Health Policy Brief: The Effects Of Early Care And Education On Children’s Health
Shared via HealthAffairs.org: A growing body of research indicates that early child care and education may lead to improvements in short- and long-term health-related outcomes for children.
- Most children in the US attend early care and education (ECE) such as public or private preschool, child care centers, or Head Start before entering kindergarten.
- High-quality ECE programs can promote positive educational, social-emotional, and behavioral outcomes.
- Intensive, high-quality, model ECE programs, such as Abecedarian and the Infant Health and Development Program, have strong, lasting health benefits.
- Investments in ECE programs, particularly those with health components, may provide lasting health benefits for participants.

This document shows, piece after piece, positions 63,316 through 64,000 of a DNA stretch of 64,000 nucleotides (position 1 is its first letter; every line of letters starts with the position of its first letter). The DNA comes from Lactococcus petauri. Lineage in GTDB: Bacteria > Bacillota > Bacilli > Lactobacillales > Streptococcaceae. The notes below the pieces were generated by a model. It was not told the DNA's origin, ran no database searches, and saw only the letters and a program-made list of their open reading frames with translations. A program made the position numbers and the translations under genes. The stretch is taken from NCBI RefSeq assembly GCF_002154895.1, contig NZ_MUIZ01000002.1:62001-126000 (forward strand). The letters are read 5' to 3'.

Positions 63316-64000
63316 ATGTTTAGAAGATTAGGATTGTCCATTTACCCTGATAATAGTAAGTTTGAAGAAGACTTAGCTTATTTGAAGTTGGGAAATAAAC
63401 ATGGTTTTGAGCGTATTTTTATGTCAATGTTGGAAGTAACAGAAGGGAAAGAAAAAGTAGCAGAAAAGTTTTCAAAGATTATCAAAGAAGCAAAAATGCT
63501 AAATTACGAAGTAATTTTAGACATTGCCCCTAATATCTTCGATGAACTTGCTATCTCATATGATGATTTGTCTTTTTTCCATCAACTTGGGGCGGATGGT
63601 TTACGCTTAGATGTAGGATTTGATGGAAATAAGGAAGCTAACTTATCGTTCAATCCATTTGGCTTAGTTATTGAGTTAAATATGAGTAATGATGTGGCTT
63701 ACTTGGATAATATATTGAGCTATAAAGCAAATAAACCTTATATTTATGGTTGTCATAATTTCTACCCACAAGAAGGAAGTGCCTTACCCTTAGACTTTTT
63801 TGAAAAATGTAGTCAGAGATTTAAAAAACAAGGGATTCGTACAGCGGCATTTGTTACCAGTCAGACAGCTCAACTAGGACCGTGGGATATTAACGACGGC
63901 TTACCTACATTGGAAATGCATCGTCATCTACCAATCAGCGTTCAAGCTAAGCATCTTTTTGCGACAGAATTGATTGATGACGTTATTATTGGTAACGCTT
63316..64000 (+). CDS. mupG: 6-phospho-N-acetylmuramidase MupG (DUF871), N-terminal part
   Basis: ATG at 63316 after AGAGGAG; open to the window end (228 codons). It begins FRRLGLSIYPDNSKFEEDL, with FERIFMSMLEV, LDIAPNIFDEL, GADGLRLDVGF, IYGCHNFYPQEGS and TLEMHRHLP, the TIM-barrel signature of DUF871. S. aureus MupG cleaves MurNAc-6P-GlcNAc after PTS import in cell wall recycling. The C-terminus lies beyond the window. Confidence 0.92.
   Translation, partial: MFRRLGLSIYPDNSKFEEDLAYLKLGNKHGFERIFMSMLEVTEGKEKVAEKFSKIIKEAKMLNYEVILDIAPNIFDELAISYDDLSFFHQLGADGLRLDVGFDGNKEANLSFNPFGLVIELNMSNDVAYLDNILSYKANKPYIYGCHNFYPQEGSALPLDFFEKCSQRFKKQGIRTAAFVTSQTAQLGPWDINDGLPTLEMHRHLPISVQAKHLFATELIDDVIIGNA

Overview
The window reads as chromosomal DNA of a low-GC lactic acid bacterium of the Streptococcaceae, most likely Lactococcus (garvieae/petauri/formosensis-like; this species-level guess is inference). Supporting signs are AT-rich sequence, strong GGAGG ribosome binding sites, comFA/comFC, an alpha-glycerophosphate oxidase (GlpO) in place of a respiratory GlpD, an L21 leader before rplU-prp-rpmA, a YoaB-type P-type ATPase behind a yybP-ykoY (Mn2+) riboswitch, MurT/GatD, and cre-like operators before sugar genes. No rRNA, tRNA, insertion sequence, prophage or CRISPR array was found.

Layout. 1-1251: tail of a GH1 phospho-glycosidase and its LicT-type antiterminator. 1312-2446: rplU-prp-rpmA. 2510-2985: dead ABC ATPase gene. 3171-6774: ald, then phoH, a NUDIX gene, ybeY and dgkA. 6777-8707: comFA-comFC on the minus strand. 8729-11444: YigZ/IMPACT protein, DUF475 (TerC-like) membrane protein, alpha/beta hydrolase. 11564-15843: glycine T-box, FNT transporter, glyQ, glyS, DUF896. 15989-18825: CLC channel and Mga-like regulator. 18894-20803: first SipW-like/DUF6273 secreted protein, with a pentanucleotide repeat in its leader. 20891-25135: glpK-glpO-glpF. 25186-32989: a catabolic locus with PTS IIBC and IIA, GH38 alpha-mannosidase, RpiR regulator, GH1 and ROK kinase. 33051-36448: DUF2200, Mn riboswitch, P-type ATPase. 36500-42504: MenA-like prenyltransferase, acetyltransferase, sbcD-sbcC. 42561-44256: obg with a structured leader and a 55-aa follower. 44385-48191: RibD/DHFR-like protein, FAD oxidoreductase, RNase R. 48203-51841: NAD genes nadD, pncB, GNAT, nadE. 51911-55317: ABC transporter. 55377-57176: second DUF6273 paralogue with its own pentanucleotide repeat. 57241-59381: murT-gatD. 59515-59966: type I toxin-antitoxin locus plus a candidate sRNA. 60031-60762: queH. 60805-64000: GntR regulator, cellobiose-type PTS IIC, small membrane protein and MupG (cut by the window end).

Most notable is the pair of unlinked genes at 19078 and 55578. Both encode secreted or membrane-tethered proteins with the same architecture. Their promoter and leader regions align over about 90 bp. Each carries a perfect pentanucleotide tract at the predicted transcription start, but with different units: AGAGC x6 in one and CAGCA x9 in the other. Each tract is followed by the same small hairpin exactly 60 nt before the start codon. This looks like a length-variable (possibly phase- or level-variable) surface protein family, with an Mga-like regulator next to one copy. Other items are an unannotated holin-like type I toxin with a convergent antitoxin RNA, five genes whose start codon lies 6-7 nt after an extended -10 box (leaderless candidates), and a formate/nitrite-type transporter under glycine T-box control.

- There is a need for additional research on the effects of contemporary public and private early childhood programs on children’s health and the mechanisms underlying these effects.
“Early care and education (ECE) includes settings in which children are cared for and taught by people other than their parents or primary caregivers with whom they live. These include center-based care arrangements (for example, child care centers, preschools, and prekindergartens) and nonparental home-based arrangements, in which care is provided in the child’s or caregiver’s home (for example, care by nannies, relatives, or babysitters and in family child care homes, which are regulated settings in which a caregiver cares for multiple unrelated children in her own home). Home visiting programs, in which a visitor spends time with children while the parents are present, are not considered ECE.”